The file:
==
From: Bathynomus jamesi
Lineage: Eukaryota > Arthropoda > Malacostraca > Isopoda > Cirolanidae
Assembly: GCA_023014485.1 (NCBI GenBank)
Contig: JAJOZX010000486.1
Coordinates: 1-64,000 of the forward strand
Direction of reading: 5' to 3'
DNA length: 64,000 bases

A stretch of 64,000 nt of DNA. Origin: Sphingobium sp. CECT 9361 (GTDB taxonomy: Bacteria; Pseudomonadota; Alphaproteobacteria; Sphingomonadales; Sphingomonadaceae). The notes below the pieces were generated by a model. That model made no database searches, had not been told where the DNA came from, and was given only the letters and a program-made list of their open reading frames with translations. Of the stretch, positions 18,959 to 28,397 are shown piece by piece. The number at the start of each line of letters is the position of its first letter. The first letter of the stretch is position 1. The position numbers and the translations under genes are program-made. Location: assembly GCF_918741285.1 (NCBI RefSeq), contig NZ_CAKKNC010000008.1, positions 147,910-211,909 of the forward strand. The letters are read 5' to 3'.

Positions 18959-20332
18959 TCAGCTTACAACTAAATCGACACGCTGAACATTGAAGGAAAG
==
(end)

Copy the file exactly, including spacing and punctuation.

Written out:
From: Bathynomus jamesi
Lineage: Eukaryota > Arthropoda > Malacostraca > Isopoda > Cirolanidae
Assembly: GCA_023014485.1 (NCBI GenBank)
Contig: JAJOZX010000486.1
Coordinates: 1-64,000 of the forward strand
Direction of reading: 5' to 3'
DNA length: 64,000 bases

A stretch of 64,000 nt of DNA. Origin: Sphingobium sp. CECT 9361 (GTDB taxonomy: Bacteria; Pseudomonadota; Alphaproteobacteria; Sphingomonadales; Sphingomonadaceae). The notes below the pieces were generated by a model. That model made no database searches, had not been told where the DNA came from, and was given only the letters and a program-made list of their open reading frames with translations. Of the stretch, positions 18,959 to 28,397 are shown piece by piece. The number at the start of each line of letters is the position of its first letter. The first letter of the stretch is position 1. The position numbers and the translations under genes are program-made. Location: assembly GCF_918741285.1 (NCBI RefSeq), contig NZ_CAKKNC010000008.1, positions 147,910-211,909 of the forward strand. The letters are read 5' to 3'.

Positions 18959-20332
18959 TCAGCTTACAACTAAATCGACACGCTGAACATTGAAGGAAAG